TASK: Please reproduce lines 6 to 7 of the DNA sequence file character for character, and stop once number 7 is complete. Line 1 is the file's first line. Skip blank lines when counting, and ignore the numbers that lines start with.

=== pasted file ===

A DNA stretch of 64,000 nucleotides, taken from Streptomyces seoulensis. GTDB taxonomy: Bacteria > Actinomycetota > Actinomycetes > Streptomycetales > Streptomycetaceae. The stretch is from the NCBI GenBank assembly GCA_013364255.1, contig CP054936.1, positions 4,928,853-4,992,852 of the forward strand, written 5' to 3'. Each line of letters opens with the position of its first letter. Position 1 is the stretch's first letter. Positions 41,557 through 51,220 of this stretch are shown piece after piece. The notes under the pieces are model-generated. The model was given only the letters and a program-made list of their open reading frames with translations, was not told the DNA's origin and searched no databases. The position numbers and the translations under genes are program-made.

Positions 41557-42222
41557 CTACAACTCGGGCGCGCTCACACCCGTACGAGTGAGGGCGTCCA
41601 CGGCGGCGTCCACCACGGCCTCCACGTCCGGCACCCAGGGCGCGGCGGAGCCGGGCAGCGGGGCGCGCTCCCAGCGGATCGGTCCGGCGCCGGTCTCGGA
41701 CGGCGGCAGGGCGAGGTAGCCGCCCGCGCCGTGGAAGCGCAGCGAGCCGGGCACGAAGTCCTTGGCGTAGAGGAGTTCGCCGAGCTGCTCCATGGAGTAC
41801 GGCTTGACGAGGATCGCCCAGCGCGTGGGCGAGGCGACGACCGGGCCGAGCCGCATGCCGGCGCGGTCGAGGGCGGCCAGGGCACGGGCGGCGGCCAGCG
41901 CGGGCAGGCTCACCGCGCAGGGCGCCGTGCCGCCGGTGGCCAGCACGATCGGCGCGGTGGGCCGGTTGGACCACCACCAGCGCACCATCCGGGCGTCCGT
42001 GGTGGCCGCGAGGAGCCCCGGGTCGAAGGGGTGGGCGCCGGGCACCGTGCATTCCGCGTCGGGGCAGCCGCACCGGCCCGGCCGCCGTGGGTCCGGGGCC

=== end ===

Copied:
41801 GGCTTGACGAGGATCGCCCAGCGCGTGGGCGAGGCGACGACCGGGCCGAGCCGCATGCCGGCGCGGTCGAGGGCGGCCAGGGCACGGGCGGCGGCCAGCG
41901 CGGGCAGGCTCACCGCGCAGGGCGCCGTGCCGCCGGTGGCCAGCACGATCGGCGCGGTGGGCCGGTTGGACCACCACCAGCGCACCATCCGGGCGTCCGT